Will the Public Accounts Committee be reshaped?

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Updated: September 25, 2017

In his address Prime Minister Barrow also spoke about the implementation of the UNCAC saying it is moving full speed ahead, with multiple stakeholders participating in this national process. Barrow also said that the Integrity Commission is functioning and has already published a list of those politicians who failed to comply with their obligations under the law. Barrow also expressed challenges being faced with the expansion of the Public Accounts Committee. Senator Lizzaraga gave us is views.

 

Senator Mark Lizarraga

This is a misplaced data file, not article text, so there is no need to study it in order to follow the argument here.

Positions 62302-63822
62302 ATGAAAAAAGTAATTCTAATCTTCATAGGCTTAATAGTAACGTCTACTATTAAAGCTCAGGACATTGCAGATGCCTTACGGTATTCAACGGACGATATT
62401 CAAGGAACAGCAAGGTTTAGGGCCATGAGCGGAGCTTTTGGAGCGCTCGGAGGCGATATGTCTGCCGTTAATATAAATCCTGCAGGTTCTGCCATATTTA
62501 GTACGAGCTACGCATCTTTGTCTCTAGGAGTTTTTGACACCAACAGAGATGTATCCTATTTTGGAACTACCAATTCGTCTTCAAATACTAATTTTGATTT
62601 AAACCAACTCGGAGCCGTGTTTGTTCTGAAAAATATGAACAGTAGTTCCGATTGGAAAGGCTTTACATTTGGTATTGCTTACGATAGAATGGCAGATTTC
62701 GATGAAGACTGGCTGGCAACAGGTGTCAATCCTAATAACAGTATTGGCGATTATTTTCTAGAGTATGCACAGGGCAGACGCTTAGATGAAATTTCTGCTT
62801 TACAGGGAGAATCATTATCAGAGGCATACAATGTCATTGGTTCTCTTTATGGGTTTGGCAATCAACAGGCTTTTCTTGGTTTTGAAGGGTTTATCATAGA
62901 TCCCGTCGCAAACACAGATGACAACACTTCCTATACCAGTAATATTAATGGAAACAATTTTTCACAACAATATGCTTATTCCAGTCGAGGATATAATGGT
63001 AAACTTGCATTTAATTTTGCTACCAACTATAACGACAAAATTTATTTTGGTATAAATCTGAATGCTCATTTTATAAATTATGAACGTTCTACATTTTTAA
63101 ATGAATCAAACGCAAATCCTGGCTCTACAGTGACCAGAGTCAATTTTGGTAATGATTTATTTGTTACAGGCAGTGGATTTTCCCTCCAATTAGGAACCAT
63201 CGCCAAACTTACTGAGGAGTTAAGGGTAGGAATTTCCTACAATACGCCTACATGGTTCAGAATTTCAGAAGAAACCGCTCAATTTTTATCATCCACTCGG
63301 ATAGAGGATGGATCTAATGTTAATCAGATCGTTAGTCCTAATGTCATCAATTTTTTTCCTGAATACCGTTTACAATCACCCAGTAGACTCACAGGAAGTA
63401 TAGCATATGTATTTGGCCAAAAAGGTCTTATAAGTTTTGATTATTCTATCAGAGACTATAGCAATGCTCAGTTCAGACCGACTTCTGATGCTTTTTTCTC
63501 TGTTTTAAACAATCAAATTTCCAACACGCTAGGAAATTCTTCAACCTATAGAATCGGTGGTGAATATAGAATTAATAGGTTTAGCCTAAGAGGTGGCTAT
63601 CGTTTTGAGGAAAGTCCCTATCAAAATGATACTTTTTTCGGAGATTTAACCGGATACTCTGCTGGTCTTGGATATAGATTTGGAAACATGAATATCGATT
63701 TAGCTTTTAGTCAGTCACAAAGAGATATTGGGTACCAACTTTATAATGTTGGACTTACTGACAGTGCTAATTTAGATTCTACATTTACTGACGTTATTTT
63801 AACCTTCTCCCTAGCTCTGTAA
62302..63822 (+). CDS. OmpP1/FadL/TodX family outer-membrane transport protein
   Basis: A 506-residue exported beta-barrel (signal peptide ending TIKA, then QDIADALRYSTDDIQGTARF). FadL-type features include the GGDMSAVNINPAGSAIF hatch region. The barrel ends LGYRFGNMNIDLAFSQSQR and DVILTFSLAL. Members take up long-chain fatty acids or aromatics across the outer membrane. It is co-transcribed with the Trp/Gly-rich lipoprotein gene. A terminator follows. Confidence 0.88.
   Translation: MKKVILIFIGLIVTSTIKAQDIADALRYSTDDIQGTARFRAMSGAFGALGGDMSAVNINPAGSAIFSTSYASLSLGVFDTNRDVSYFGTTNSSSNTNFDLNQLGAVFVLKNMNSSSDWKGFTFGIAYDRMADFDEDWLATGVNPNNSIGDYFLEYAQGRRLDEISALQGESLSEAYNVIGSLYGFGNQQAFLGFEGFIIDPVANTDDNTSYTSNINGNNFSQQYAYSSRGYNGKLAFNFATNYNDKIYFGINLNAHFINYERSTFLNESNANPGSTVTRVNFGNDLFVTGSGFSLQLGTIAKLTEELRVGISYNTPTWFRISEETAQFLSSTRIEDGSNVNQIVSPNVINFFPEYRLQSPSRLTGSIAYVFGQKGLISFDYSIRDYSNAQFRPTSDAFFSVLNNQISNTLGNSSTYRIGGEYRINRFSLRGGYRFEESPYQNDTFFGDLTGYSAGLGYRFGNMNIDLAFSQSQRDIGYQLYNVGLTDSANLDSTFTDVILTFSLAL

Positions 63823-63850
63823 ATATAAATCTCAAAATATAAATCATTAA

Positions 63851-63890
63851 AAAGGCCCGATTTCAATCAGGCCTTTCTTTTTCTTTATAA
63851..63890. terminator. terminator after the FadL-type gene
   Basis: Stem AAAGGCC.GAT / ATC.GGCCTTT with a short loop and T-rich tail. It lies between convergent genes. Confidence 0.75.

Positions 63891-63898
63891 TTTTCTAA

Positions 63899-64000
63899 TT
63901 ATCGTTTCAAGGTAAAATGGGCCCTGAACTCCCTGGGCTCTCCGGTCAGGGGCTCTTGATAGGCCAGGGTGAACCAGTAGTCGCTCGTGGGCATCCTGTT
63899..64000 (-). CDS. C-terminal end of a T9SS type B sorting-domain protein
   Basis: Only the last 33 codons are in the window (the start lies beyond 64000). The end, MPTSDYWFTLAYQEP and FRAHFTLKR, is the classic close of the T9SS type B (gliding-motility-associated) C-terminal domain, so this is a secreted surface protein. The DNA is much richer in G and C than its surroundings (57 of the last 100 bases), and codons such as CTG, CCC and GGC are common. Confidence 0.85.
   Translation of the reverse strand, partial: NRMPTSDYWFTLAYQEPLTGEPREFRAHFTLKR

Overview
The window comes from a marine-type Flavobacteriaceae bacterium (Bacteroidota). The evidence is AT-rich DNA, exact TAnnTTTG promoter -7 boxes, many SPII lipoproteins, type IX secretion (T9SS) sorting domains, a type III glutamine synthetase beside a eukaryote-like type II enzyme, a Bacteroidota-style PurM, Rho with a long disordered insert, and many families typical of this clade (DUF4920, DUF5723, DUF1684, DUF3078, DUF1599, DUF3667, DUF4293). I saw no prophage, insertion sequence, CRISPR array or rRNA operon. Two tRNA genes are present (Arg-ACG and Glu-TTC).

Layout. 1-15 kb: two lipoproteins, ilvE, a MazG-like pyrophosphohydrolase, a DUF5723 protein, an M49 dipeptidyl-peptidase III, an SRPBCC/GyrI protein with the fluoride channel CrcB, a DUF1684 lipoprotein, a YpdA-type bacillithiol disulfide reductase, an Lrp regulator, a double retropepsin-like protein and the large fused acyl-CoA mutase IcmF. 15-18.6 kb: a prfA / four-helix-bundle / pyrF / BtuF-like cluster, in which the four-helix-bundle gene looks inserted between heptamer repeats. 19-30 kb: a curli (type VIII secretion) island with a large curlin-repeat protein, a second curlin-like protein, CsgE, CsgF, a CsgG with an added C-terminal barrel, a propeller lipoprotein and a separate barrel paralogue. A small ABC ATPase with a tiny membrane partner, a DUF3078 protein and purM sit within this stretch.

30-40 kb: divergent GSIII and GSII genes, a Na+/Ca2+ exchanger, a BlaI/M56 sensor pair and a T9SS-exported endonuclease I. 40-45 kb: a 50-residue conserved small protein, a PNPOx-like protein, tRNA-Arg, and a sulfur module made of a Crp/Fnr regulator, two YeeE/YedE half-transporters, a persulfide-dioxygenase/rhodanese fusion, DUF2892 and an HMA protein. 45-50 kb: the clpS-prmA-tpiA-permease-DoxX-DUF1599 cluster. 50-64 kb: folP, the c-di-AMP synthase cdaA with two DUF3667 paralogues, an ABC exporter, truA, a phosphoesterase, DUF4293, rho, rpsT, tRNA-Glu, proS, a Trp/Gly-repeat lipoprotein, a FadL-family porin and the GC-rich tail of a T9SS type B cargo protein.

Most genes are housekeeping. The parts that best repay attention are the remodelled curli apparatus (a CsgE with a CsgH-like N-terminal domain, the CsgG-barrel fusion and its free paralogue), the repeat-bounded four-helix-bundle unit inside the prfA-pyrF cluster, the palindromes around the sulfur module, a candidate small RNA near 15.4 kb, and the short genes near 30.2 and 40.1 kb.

“I sent a message to the Chamber this morning I have not heard anything from them officially but I sent a message to them saying that we should accept this invitation, though one year late though it may be and that we should really see if we can help in the redrafting of this and of course I would be willing to work with the drafters in trying to come up with a piece of legislation that I believe will encapsulate what it is that we really need from an effective Public Accounts Committee. Some of the things I believe that this new piece of legislation should have is that certainly no ministers should be on that committee, you can’t police yourself and I think if we are serious about having a truly effective PAC how can you have a minister on the committee checking himself? I think we need to change the composition and I think the position of the business community in the past was certainly that government should not enjoy the supermajority. There was some discussion the last time and some agreement, I believe, as to expanding the membership on the committee where quorum could be had without government participation so in other words the government’s side would not have the ability to boycott the meetings so that the committee would not be able to meet. So those are principles I think should be enshrined in whatever piece of legislation we look at. I think that another very important point would have to be is that these meetings should be held in public. I think the public has every right to know what and how is being spent on their behalf.”